So yesterday I wanted to setup my dual boot laptop (Windows/Ubuntu) to just openSUSE. Making the bootable Usb-Stick worked well on ubuntu with the dd command. So far so good. But at the Installation the was warning that some packaged may have been attacked. Virus?. So I looked up its website and unfortunately it was down. So I just had badluck by installing a false image. Ok but now my laptop didnt boot up.
Today I downloaded another torrent (hopefullly correct one) on my gaming Pc with Windows 10. So I tried making a bootable USB-Stick with some Windows programms. None of them worked. NONE. So I decided that I use my two year old Ubuntu Live CD to boot up my laptop to make the dd command again. Ofcourse I also had to use my external harddrive because I can't put 4GB on a system running a Live-CD. So the Conclusion is: have an Ubuntu-Live-CD in storage TL,DR: can't make a bootable Stick with Windows software, had to use Ubuntu-Live-CD and dd comand.submitted by /u/zucchero7
- The darling of the open-source movement
- Red Hat Keynote: Robots, Cloud and IoT, oh my!
- The tricky task of balancing edge and core services
- Managing data management under international regulations
- The revolution will be digitized: Open-source and the next industrial revolution
- Wearer of the Red Hat: RH Professional of the Year
COMs run Android on quad- or octa-core Samsung SoCs
Boardcon announced a pair of 70 x 58mm COMs that run Android on Samsung’s quad-core, Cortex-A9 S5P4418 and octa-core, Cortex-A53 S5P6818 SoCs.
The MINI4418 and MINI6818 computer-on-modules are “compatible” with each other, as well as with Boardcon’s earlier MINI3288, which is based on the quad-core, Cortex-A17 Rockchip RK3288. The new COMs instead tap two Samsung SoCs: the quad-core, Cortex-A9 S5P4418 for the MINI4418, and the octa-core, Cortex-A53 S5P6818 for the MINI6818. The MINI6818 supports applications such as “sensitive home automation, security, and industrial applications,” whereas the MINI4418 supports “MID, multimedia advertising, intelligent control terminals, and smart instrumentation,” says Boardcon.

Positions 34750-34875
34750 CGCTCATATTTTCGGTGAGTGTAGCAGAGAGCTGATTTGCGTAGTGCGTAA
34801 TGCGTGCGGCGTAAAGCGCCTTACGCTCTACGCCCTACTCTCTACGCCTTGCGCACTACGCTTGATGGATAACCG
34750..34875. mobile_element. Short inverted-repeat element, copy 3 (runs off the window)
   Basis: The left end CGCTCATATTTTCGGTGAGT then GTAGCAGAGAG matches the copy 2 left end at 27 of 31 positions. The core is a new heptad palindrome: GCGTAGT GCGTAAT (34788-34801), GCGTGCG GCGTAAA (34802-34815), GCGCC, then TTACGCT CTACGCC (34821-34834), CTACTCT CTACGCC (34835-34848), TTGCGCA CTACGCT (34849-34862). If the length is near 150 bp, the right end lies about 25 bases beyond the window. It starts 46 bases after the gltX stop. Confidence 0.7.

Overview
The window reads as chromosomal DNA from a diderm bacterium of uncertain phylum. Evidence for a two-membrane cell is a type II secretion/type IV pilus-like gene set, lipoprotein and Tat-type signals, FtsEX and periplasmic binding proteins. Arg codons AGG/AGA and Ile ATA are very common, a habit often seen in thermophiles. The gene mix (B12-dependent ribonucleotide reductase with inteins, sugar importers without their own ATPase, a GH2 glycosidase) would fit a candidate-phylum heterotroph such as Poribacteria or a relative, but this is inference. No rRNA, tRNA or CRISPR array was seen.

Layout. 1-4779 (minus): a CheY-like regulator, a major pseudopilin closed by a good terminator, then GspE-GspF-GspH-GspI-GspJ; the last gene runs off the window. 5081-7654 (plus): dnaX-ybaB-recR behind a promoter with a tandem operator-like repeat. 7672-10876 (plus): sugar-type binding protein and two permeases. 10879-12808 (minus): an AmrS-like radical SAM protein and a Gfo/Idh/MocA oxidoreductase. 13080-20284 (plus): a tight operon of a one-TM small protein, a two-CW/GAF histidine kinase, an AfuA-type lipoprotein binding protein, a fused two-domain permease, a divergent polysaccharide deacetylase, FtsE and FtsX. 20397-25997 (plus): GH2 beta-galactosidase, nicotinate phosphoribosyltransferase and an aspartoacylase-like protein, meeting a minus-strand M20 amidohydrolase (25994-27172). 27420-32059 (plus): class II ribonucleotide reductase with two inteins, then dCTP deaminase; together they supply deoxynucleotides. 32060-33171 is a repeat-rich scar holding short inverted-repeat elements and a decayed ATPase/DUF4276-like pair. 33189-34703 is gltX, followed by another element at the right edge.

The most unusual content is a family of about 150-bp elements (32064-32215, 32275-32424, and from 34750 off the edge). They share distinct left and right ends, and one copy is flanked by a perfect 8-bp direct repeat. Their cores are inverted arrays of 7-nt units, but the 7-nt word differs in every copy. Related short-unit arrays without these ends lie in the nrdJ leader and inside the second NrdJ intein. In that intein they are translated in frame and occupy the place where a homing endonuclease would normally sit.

Expansive Mini-ITX board runs Linux on Skylake
Axiomtek’s “MANO0500” Mini-ITX board supports 6th Gen Intel Core, Pentium, and Celeron CPUs, and offers three SATA, two GbE, and mini-PCIe with SIM.
Mini-ITX boards are typically among the first form-factors to support new Intel Core chips along with COM Express modules. We’re not sure why Axiomtek, one of the more prolific of embedded vendors, waited so long to launch its first 6th Generation Intel Core (“Skylake”) based Mini-ITX board, but it’s a welcome edition. Back in April, the company announced a Skylake-based PICO500 SBC using the smaller Pico-ITX form factor.
- IBM Opens New York Bluemix Garage for Cloud Blockchain Application Development
- Can IBM Really Make a Business Out of Blockchain?
- IBM Opens Blockchain Garage in New York City
- IBM targets cloud developers by taking Bluemix Garage to NYC; targeting fintech, blockchain, emerging technology
- IBM's Bluemix Garage to Spearhead Blockchain and Fintech
IBM opens New York garage for blockchain on the cloud developers
IBM has opened a new Bluemix Garage in New York, to offer the city’s developers, entrepreneurs, and fintech firms the use of blockchain on the cloud.
IBM Opens New York Bluemix Garage for Cloud Blockchain Application Development
IBM on Tuesday announced a new Bluemix Garage in New York, located at Galvanize’s newly launched New York campus in SoHo. This enables developers and enterprises to work with IBM Blockchain code in the cloud. As with IBM's other garages in San Francisco, London, Nice and Toronto, the New York Garage will invite startups and enterprises to collaborate in a creative environment outside of their traditional office setting.
Canonical, Snappy and the marketing value of collaboration
Canonical implies it is collaborating with nearly every major Linux distro for its Snappy project. It is not. And what could have been a marketing win for it is now a loss.
How to install MongoDB community edition on Ubuntu Linux
MongoDB is a NoSQL database that avoids the traditional structure of relational databases in favor of document-oriented JSON-like objects. What this translates to is the integration between application and data is faster and easier. If that's not enough, consider this: MongoDB is one the databases preferred by big data and large enterprise companies, including Adobe, Craigslist, eBay, FIFA, Foursquare, and LinkedIn.